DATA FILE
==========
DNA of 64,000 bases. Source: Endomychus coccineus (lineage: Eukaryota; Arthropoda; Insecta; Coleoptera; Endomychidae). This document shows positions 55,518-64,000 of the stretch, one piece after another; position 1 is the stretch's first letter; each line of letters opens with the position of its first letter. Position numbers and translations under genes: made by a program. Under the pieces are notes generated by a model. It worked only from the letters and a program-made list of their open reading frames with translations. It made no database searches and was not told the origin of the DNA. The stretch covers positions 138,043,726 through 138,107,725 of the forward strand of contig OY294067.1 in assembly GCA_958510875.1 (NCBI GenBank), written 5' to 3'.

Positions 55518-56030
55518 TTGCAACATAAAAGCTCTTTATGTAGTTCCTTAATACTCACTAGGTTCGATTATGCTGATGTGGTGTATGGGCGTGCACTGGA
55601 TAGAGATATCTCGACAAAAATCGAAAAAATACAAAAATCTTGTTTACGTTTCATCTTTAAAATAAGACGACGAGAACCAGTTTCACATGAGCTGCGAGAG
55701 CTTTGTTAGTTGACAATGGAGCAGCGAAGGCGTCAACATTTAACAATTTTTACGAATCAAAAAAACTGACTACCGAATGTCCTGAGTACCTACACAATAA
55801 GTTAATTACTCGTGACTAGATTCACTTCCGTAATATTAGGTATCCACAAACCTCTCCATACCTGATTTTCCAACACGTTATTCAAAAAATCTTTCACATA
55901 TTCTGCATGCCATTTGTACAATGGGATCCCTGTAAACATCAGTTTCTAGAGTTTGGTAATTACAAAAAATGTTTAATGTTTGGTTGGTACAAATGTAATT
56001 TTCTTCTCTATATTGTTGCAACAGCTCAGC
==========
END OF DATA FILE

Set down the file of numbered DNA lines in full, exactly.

DNA of 64,000 bases. Source: Endomychus coccineus (lineage: Eukaryota; Arthropoda; Insecta; Coleoptera; Endomychidae). This document shows positions 55,518-64,000 of the stretch, one piece after another; position 1 is the stretch's first letter; each line of letters opens with the position of its first letter. Position numbers and translations under genes: made by a program. Under the pieces are notes generated by a model. It worked only from the letters and a program-made list of their open reading frames with translations. It made no database searches and was not told the origin of the DNA. The stretch covers positions 138,043,726 through 138,107,725 of the forward strand of contig OY294067.1 in assembly GCA_958510875.1 (NCBI GenBank), written 5' to 3'.

Positions 55518-56030
55518 TTGCAACATAAAAGCTCTTTATGTAGTTCCTTAATACTCACTAGGTTCGATTATGCTGATGTGGTGTATGGGCGTGCACTGGA
55601 TAGAGATATCTCGACAAAAATCGAAAAAATACAAAAATCTTGTTTACGTTTCATCTTTAAAATAAGACGACGAGAACCAGTTTCACATGAGCTGCGAGAG
55701 CTTTGTTAGTTGACAATGGAGCAGCGAAGGCGTCAACATTTAACAATTTTTACGAATCAAAAAAACTGACTACCGAATGTCCTGAGTACCTACACAATAA
55801 GTTAATTACTCGTGACTAGATTCACTTCCGTAATATTAGGTATCCACAAACCTCTCCATACCTGATTTTCCAACACGTTATTCAAAAAATCTTTCACATA
55901 TTCTGCATGCCATTTGTACAATGGGATCCCTGTAAACATCAGTTTCTAGAGTTTGGTAATTACAAAAAATGTTTAATGTTTGGTTGGTACAAATGTAATT
56001 TTCTTCTCTATATTGTTGCAACAGCTCAGC